GLOBAL - Sovereign wealth funds' (SWF) growing appetite for core real estate is a mixed blessing for the institutional market, delegates heard at the IPD European Property Investment Conference in Berlin this week.
One of the recurring messages was equity-rich institutional investors are in a strong position in today's property markets, given the absence of heavily-leveraged players that have dominated the real estate market in recent years.
But Tony Horrell, international director and head of capital markets at Jones Lang LaSalle, said such institutions are still "waiting on the sidelines" to see if there are further falls in capital values.
In comparison, SWFs have been quicker to commit capital and in the case of the UK market have been partly responsible for propping up a market suffering from a marked reduction in transaction volumes.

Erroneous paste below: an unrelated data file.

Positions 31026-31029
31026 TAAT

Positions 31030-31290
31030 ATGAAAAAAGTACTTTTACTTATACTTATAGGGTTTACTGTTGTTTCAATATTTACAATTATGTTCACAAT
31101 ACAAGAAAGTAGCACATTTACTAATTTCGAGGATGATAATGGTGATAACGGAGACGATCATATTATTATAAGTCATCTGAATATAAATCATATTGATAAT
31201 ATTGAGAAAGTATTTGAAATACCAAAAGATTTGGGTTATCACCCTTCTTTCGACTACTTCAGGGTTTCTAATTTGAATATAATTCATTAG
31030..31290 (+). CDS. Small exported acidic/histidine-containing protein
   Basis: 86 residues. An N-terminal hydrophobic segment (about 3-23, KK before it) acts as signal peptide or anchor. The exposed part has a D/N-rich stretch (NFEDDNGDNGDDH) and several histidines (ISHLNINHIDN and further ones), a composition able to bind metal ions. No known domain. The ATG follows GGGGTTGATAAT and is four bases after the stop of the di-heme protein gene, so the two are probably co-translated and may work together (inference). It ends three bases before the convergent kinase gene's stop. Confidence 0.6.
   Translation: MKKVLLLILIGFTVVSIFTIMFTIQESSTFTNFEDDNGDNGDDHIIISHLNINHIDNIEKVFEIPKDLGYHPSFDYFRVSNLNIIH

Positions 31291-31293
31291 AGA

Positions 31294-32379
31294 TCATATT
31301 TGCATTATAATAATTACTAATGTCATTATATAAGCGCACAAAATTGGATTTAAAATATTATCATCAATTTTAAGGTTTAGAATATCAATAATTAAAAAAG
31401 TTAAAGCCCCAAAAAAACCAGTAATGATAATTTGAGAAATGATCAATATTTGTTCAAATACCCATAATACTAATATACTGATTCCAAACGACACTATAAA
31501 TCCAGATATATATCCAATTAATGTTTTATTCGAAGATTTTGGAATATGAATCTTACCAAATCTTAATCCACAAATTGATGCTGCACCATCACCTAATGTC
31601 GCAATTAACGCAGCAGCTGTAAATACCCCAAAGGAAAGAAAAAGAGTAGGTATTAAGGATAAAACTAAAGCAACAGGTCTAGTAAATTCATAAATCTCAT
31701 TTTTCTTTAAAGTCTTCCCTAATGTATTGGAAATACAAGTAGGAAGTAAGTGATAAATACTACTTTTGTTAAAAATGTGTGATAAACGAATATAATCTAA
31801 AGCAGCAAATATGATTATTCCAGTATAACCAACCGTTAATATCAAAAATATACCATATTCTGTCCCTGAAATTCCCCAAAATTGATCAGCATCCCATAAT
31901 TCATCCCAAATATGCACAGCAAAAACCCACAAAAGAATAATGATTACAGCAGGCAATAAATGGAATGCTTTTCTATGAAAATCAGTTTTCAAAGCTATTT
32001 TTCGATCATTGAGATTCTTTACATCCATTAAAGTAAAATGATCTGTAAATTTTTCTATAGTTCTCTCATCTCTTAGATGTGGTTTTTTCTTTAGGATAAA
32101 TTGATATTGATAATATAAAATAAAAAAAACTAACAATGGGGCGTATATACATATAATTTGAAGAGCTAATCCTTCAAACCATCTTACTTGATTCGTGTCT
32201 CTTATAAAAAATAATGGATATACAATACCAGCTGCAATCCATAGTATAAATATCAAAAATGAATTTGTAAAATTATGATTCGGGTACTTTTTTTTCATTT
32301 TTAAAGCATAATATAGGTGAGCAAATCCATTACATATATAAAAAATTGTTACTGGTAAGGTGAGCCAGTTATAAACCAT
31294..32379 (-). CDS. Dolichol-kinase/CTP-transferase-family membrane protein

This new source of capital is good news for beleaguered real estate markets said Angus Macintosh, partner at King Sturge, who claimed that SWFs are increasingly targeting core European office and retail assets, and have "enormous" reserves of capital to commit.
Macintosh even claimed these investors were considering buying into alternative sectors such as infrastructure and senior housing or "anything that offers a bond-like structure".
However, he said, unlike traditional investors, SWFs are not so concerned about targeting levels of return but rather are under pressure "to park their money" in a "good legal jurisdiction" - ie a country more stable than their own - even if it means losing value on the investment.
When asked by a member of the audience if this would cause problems for the likes of pension funds, who are potentially in competition for the same assets, Macintosh said he was more concerned that once a property is purchased by a SWF it "disappears from the market".
SWFs have become renowned for their lack of transparency so Macintosh suggested once assets have been purchased by an SWF, they will generally be held in the long-term and will not figure in property indices such as those generated by IPD, reducing the transparency of the market further.